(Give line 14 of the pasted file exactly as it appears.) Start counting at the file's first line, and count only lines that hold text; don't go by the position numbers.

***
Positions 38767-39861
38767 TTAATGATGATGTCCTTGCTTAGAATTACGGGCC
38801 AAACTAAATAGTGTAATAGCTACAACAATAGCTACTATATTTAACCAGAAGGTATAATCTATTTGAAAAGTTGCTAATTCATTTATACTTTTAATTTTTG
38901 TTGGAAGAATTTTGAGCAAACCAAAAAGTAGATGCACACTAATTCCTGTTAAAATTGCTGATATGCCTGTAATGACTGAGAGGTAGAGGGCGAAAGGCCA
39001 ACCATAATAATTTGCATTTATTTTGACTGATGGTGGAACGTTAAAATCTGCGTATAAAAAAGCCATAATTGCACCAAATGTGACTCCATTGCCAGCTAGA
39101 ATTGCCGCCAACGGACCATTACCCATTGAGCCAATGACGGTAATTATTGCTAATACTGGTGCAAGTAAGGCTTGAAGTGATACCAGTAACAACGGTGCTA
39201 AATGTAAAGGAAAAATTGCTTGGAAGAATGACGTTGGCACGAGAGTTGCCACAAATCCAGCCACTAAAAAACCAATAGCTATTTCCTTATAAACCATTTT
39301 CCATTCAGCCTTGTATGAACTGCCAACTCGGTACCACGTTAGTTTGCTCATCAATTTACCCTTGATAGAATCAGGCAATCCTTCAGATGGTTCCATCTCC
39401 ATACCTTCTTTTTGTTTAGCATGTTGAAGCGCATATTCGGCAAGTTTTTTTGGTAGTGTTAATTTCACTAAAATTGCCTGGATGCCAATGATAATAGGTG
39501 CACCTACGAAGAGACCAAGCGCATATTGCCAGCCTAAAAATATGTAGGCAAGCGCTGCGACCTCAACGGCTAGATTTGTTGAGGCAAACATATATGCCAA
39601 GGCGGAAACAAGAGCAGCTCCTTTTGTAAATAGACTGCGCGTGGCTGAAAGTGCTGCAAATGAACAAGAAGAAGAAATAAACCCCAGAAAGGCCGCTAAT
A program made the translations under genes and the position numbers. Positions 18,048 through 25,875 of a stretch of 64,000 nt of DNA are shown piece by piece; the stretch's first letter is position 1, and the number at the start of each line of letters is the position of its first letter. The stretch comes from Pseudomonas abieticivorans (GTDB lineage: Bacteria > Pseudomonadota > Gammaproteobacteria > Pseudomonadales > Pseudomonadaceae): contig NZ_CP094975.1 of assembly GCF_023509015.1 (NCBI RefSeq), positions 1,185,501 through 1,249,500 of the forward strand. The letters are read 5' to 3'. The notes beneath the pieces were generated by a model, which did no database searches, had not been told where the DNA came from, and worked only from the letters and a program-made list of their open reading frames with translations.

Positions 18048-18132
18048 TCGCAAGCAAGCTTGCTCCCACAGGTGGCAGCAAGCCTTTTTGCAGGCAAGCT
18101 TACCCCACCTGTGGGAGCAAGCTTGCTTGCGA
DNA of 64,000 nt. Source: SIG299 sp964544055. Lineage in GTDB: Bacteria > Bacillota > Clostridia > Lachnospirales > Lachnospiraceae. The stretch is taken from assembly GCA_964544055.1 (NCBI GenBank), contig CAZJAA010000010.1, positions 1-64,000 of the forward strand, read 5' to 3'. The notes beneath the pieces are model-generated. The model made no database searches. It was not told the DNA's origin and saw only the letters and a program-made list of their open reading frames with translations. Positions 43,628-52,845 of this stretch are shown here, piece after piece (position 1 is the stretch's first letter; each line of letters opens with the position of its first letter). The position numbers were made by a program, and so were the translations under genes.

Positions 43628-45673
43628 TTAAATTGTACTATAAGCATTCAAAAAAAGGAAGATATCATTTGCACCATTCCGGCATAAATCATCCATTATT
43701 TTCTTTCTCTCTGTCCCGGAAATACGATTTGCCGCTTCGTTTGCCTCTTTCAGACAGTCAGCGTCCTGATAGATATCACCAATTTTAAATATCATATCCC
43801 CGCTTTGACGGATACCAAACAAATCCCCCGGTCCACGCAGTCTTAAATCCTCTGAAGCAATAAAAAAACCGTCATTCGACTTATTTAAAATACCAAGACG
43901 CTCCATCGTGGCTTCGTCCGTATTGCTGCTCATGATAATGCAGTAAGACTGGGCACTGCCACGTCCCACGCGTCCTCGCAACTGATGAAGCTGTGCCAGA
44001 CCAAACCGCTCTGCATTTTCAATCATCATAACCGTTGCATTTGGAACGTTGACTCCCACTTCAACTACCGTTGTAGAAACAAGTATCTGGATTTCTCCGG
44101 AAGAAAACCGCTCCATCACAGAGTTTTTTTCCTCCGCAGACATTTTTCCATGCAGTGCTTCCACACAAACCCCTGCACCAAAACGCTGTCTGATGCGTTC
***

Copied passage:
18048 TCGCAAGCAAGCTTGCTCCCACAGGTGGCAGCAAGCCTTTTTGCAGGCAAGCT